Zsolt Katona - Marketing Core Course

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Syllabus - Marketing Organization and Management (EWMBA206-31B & EWMBA206-32B - Fall 2017)

Note: this document may be updated in the future. Please check back for the latest version.
Last Update: October 12, 2017

Instructor - Zsolt Katona

Email: zskatona@berkeley.edu - please use [EWMBA206] in the subject.
Office hours: by appointment - in person or via phone/skpye/hangouts


As the core marketing course in the program, the class is designed to provide you with an understanding of the basic marketing management concepts and to expose you to strategic marketing decision making. Specifically, the course will cover topics relating to the marketing process, consumer analysis, segmentation, targeting and positioning, designing marketing strategy, and tactical implementation. The three main objectives are:

  • To introduce you to the key elements of the marketing process and its role in modern corporations.
  • To provide you with a sound framework for identifying, analyzing, and solving marketing problems.
  • To prepare you for developing and implementing an integrated marketing strategy: Product, Price, Place/Channels of distribution, and Communication/Promotion.
Keep in mind that effective marketing management results not from simply learning marketing facts and institutional details, but from critical thinking and the reasoned application of the underlying principles. This is especially true in our highly dynamic business environment where technology plays an increasingly important role.

Preparation and Participation

The success of this course depends on everybody's effort to prepare before class. Learning is the most effective when you are actively engaged in thinking about and doing marketing rather than passively absorbing the material. Everybody's contribution is important. It is rare that there is one right answer to a particular marketing issue. Do not expect one. Rather, you should expect to learn from seeing how others address the problem that you have thought seriously about. The better prepared you are the more you will learn. Therefore, I will try to call on everyone, not just volunteers to contribute and defend their viewpoints. Lectures and cases will be interactive.

Class participation will include some short questions and polls that you need to answer online (on bCourses) between two class meetings during the week. You are expected to answer these as if I called on you in class: In fact, I might call on you in class based on your answers. There is not always a correct answer, but some of them will be great discussion starters. Although your answers will not be graded question by question, our TA and I will track your answers and your overall performance will determine one third of your class participation grade. Note that these ungraded questions are different from the graded quizzes that you will also complete online.


Required and Supplementary Readings

For each session, please read the case study(ies) listed under session before class. These are required readings. You can access the case studies via study.net.

The syllabus also lists a set of other readings that are marked as optional and are either directly linked or are available through study.net. From time to time I will provide supplementary readings through bCourses. Some of these will give more details about a topic, others will reflect on recent events. Unless I indicate otherwise, these readings will also be optional.

If you want to keep up with recent developments in marketing, it is very useful to regularly check - among others - the following sites:


We do not use a textbook in the class. However, if you are a big fan of books and want to have them for reference in the future, I recommend these two:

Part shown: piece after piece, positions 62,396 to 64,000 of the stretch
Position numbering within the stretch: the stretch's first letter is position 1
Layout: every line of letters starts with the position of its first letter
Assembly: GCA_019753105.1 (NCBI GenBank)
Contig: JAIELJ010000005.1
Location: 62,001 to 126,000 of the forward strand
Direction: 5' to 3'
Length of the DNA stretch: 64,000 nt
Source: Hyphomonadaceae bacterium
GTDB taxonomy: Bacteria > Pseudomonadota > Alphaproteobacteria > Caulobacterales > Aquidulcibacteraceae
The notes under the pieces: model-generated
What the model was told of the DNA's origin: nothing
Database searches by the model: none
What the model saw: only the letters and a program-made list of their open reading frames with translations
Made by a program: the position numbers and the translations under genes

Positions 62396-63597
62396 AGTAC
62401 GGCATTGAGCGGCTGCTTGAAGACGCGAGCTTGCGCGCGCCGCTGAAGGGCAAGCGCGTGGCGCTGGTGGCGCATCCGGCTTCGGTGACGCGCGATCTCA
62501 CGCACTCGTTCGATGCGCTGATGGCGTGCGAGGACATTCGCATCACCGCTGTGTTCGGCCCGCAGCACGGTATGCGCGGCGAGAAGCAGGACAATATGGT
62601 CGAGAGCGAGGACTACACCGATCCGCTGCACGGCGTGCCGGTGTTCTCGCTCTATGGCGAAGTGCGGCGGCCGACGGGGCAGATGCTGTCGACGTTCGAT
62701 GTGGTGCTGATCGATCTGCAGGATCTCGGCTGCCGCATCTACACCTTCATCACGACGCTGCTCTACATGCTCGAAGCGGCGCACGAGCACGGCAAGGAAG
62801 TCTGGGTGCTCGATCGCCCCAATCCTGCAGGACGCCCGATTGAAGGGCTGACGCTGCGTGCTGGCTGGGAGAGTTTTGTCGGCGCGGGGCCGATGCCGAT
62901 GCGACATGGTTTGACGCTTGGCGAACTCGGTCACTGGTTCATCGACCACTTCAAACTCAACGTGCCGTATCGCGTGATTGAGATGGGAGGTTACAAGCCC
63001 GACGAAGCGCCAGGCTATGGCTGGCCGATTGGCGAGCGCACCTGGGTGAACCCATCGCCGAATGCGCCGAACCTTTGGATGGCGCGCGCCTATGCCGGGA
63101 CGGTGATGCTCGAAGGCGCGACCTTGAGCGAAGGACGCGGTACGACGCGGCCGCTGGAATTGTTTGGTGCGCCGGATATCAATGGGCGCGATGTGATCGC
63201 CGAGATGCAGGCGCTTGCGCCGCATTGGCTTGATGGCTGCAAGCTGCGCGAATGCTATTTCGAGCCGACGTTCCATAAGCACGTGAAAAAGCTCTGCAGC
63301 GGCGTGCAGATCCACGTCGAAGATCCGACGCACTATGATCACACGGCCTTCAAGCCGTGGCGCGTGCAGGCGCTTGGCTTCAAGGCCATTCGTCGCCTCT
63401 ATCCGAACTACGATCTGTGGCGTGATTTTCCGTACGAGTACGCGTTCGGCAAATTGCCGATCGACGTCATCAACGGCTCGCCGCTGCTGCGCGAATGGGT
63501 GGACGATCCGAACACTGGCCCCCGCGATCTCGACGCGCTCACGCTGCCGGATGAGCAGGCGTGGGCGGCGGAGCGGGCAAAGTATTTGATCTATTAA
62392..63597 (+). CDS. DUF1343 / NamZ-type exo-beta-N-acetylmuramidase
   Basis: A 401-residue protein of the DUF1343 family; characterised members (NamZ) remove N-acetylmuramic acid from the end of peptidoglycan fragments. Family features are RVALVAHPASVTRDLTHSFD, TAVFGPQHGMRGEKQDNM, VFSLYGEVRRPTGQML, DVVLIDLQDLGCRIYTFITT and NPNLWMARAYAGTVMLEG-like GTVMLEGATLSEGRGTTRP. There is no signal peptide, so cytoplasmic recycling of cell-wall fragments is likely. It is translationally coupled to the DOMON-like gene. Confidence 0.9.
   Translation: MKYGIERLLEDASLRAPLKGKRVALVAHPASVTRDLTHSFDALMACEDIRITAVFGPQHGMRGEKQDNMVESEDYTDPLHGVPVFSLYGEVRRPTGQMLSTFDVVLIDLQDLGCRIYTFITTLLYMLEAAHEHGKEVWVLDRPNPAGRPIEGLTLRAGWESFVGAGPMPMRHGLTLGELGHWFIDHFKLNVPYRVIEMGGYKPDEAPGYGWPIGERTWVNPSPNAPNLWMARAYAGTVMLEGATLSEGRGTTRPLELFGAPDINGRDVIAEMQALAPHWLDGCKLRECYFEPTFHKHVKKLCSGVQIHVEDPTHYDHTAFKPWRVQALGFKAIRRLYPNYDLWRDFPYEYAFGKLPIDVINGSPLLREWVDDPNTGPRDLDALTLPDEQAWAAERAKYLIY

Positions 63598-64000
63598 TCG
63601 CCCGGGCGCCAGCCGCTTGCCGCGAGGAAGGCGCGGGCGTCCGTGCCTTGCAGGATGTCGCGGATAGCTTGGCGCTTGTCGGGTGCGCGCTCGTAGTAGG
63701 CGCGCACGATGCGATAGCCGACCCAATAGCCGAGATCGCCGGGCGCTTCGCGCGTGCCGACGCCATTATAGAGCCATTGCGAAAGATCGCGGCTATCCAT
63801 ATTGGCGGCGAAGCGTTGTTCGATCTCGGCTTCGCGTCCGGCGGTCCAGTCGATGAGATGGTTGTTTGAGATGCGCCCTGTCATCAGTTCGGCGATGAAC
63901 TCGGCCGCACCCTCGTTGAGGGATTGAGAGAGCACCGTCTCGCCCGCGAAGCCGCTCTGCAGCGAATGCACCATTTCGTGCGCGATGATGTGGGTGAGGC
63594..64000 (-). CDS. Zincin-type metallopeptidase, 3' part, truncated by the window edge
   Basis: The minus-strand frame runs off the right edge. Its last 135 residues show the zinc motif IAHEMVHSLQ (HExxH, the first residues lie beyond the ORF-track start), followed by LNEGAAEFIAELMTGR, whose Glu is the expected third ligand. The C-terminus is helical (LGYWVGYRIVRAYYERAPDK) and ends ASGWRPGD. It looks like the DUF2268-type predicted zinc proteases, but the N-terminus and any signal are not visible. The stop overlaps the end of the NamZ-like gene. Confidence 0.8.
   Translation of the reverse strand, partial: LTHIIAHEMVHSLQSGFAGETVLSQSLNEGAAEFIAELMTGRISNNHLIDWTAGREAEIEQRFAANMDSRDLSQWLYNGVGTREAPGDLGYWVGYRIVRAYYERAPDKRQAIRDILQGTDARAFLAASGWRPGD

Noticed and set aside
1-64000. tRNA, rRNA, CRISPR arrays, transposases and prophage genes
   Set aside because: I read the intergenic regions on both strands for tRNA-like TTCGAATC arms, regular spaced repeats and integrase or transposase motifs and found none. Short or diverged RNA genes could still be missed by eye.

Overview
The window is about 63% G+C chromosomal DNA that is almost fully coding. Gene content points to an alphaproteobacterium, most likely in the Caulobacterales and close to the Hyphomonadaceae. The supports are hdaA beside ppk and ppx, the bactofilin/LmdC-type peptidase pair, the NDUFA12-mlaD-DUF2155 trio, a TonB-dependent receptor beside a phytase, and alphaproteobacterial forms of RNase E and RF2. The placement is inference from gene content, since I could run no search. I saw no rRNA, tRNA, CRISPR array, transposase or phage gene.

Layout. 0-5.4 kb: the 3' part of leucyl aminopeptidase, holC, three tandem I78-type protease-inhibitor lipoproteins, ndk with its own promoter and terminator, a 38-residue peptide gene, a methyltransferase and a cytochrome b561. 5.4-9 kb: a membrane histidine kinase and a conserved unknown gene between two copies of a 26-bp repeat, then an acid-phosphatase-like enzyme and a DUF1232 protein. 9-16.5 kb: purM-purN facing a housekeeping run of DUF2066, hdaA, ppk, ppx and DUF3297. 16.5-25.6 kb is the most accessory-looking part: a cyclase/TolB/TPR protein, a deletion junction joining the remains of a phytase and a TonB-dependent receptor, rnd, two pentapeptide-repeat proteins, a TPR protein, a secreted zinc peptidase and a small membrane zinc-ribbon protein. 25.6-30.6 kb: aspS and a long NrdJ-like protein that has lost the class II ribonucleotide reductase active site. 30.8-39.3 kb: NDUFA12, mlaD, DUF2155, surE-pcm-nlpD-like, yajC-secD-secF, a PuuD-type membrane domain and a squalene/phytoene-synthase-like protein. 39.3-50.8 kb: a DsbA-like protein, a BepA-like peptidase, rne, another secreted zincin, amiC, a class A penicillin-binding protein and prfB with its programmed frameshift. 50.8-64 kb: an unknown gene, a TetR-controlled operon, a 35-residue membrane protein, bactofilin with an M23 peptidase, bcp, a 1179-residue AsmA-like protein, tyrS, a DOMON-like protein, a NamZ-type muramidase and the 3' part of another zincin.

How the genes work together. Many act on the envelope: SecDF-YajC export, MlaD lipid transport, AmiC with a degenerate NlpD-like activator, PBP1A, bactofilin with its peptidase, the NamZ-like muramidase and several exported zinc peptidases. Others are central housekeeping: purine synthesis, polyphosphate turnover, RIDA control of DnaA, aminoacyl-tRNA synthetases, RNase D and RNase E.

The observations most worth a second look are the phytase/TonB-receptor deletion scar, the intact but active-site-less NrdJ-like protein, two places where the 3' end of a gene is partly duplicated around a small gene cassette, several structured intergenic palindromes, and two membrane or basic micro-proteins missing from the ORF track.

• Kotler, Philip and Kevin Keller (2011) Marketing Management (14/e). Upper Saddle River, NJ: Prentice-Hall, Inc.
  • Winer, Russell S. and Ravi Dhar (2010) Marketing Management (4th Edition). Upper Saddle River, NJ: Prentice-Hall, Inc.


Class Participation

My expectations in the classroom are straightforward: come to class on time, be prepared and participate. To help with your preparation and guide your learning, you will find a list of study questions in this syllabus, under session details. For cases, the study questions will guide our in-class discussion. Please read the cases carefully and think about the topic. Be prepared to defend your viewpoint and convince others.

One third of your class participation grade will be determined by the short questions and polls that you complete on bCourses between class meetings. Although your answers will not be graded question by question, we will track your answers and determine your overall performance. Note that these ungraded questions are different from the graded quizzes that you will complete online.

Online quizzes

There will be a series of graded quizzes between each class that you will have to answer in a limited time. You can answer the quizzes anytime before the deadline, but once you open the question, the clock starts ticking. The questions will be accessible on bCourses, but an exact list of question numbers will be posted here to make sure you do not forget to complete any of them.

Marketing Plan Project (Group)

In this project you play the role of a marketing manager/entrepreneur whose task is to study the market and the strategy for a new product or service idea that your company is considering and develop a marketing plan. You must choose a new product, or service idea that your group is interested in. Ideally, the chosen product concept must not be a “me-too” business opportunity which copies some existing product. I encourage you to choose a product or service that is relevant to the company or industry that one or several of the group members are interested in. Or it could be a business concept that you have been considering.

Click here for a detailed description of the project

Due date: 10/20 11pm: Submit a document containing

  1. Names of the members of your group
  2. The Title of your project (you can change this later if needed)
  3. A brief, one-paragraph description of the product/service idea that your group wishes to pursue

Due date: 12/16 11pm: Submit the final report.

Rocket Fuel Case Analysis (Group)

Analyzing the Rocket Fuel case is a great way to learn about the challenges of measuring the effectiveness of online advertising. The case presents some data on an Internet ad campaign. Two weeks before the due date, you will receive the case text and detailed questions that will allow you to apply some of the statistical tools that you are learning in parallel in the Data & Decisions class. We will discuss the conclusions of the analysis in class.